LINKEDINCOMMENTMORE

Record-high temperatures and the threat of severe storms provided a one-two punch for Metro Detroit on Saturday, though Sunday is expected to offer some relief.

The National Weather Service said Detroit reached a high of 97 degrees Saturday, tying the record set on July 20, 1977. Although it was predicted to be warm overnight, Sunday's high is expected to reach only about 80 degrees.

The excessive heat warning expired for Southeast Michigan's 11 counties at 8 p.m. Saturday, though the NWS issued severe weather warnings for Genessee, Livingston, eastern Tuscola, Sanilac, northern Lapeer and Oakland counties until Saturday evening, but some were canceled early as storms weakened.

However, thunderstorms were expected to continue through Saturday night, mainly along the south of the Interstate 94 corridor.

Additionally, heavy rain already had led to flash flooding in Ann Arbor, Ypsilanti, Pickney, Howell, Milford and Woodhaven this weekend, NWS storm reports show.

Consumers Energy said in a release Saturday night that more than 1,400 employees were engaged in restoration efforts, including about 120 workers from out-of-state energy providerrs.

As of 9 p.m. Saturday, approximately 137,000 Consumers customers remained without service due in part to a second wave of thunderstorms that rolled through southeast Michigan. Officials say more than 1,500 downed wires have been attributed to the storms so far. Consumers also said its aiming to restore power to all affected customers by the end of the day Tuesday.

After severe thunderstorms swept across southeast Michigan Friday night, 227,000 people were without power in southeast Michigan. Most of the outages were in Washtenaw and Livingston counties, with large clusters near Hartland, Green Oak Township, Keego Harbor and Ann Arbor. That made it a good day to head to the mall or watch the new "Lion King" in theaters.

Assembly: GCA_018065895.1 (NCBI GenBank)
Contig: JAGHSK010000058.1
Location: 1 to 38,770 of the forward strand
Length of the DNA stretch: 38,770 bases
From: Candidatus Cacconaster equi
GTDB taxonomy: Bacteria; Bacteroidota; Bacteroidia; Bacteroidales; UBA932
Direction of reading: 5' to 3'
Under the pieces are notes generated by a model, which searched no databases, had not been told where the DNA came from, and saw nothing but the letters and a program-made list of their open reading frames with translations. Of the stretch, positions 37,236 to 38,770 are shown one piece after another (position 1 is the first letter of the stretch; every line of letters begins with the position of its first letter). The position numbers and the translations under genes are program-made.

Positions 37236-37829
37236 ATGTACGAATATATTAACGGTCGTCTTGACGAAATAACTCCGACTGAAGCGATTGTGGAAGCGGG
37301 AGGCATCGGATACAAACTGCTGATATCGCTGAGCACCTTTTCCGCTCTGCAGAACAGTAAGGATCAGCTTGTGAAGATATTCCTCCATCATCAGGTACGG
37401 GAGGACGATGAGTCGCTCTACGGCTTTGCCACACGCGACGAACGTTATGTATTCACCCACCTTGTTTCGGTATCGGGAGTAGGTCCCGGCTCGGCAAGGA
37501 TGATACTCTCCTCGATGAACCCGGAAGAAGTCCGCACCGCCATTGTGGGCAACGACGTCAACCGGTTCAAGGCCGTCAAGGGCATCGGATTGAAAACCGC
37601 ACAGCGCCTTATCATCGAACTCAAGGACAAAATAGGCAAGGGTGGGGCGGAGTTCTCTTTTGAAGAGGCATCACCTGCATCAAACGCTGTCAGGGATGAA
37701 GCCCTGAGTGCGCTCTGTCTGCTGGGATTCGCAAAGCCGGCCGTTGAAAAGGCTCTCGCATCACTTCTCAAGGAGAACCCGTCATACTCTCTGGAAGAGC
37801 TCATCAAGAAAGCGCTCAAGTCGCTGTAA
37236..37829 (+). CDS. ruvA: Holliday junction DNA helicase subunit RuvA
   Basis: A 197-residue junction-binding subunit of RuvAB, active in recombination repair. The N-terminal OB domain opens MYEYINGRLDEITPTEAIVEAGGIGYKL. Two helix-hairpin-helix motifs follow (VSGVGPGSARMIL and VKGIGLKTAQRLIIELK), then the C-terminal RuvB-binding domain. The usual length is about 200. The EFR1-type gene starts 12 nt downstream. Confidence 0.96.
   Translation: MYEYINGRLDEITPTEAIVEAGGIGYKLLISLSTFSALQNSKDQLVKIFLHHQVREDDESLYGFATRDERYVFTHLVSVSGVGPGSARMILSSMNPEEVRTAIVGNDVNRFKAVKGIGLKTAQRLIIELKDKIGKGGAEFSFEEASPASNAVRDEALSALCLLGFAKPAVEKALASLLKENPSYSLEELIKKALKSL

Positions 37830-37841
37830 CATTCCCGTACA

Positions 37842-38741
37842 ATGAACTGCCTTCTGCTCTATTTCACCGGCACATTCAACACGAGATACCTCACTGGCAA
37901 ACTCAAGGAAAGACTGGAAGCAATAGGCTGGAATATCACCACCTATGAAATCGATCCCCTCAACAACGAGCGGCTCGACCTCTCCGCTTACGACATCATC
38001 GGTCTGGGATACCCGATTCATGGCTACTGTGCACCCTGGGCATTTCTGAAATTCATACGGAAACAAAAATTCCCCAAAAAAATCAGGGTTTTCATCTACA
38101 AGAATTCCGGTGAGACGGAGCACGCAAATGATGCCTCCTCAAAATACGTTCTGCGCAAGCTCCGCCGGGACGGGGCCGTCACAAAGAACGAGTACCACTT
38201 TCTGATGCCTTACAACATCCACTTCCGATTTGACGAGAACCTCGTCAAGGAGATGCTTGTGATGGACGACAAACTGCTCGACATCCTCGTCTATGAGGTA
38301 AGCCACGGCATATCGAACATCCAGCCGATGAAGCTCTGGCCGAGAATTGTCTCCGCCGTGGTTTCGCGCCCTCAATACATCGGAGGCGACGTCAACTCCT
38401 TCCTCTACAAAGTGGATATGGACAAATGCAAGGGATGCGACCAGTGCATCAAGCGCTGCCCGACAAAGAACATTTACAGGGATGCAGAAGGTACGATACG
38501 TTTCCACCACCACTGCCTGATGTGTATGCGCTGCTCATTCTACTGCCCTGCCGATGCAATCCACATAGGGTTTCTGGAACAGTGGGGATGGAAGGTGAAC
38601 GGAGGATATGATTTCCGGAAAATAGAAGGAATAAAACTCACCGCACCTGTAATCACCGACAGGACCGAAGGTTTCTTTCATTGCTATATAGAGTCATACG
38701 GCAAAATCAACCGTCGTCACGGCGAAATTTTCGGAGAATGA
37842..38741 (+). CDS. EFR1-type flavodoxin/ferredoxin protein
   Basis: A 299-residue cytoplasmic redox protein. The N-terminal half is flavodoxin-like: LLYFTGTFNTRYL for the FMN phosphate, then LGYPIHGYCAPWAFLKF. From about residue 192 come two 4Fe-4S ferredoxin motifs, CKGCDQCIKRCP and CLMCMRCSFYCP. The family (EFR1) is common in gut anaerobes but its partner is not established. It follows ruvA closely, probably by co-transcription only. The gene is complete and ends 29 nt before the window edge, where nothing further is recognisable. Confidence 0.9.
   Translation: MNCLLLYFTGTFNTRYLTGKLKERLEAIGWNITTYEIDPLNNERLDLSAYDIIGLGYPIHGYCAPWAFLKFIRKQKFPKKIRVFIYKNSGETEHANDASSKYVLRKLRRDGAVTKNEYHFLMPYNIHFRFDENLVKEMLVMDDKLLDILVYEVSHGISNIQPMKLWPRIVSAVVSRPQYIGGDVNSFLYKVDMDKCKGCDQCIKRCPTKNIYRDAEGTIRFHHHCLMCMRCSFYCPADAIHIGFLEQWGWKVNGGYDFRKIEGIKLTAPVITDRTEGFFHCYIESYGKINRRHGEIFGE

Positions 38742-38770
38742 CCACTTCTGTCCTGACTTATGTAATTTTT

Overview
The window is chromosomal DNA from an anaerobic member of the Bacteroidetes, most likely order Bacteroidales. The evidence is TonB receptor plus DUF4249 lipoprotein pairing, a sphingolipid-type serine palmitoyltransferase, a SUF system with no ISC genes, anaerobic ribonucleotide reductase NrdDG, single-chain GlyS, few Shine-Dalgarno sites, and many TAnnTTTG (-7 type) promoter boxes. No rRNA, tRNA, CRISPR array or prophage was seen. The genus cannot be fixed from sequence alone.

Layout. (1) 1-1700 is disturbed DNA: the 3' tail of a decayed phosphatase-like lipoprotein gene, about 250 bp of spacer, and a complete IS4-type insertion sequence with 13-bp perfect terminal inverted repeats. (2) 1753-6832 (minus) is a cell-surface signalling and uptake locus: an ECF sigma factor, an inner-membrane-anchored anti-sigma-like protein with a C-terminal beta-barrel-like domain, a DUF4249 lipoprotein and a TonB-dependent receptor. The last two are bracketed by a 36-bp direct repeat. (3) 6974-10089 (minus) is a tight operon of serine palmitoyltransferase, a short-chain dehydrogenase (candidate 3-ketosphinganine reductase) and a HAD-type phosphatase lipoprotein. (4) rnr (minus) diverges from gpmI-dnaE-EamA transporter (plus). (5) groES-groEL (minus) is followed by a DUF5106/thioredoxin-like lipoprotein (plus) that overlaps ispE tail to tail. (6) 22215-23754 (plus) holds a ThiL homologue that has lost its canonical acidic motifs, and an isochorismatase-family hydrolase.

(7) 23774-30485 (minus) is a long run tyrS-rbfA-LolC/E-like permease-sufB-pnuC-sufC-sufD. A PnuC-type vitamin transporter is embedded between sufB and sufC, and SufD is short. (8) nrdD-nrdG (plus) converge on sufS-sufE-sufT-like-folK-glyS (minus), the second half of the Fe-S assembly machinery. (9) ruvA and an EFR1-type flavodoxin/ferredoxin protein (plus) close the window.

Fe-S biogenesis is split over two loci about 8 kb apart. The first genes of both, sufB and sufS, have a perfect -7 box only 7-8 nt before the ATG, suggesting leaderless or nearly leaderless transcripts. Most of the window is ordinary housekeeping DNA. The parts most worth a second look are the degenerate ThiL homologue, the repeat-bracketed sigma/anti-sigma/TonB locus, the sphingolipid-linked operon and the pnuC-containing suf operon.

More: Storms leave 227K without power in Metro Detroit

Southeast Michigan was sitting on the northern edge of an intense "heat dome," a high-pressure zone that trapped heat. The conditions are the result of the dome hovering over the eastern two-thirds of the nation.

More than 100 local heat records were expected to fall Saturday across the country, according to the National Weather Service. Most weren't expected to be record-daily highs but record-high nighttime lows, when blistering temperatures during the day typically fall enough at night for a little relief.

The excessive heat alert is triggered when hot temperatures and high humidity combine to create a situation in which heat-related illnesses are possible, officials said.

"Heatstroke and exhaustion become a serious concern under these conditions," the weather service said. "The hot and humid air will create dangerous conditions, particularly for the elderly and those with pre-existing health conditions."

Those moving around outside are urged to:

  • Wear light-colored clothes
  • Drink plenty of fluids
  • Stay out of the sun
  • Avoid unnecessary work or activities outside or in a building without air conditioning

National Weather Service meteorologists were tracking strong to severe thunderstorms heading through Michigan Saturday evening, although some seemed to be weakening.

"It's possible to get some torrential rainfall, but we don't think it's going to be anything like the magnitude of (Friday)," said Kevin Klein, a meteorologist wih the weather service in White Lake Township. "There is a chance for some scattered severe storms, but when those do come through, it'll help us cool down a bit."

Klein said Sunday will include some rumbles of thunder and showers, "but nothing like what we've seen so far."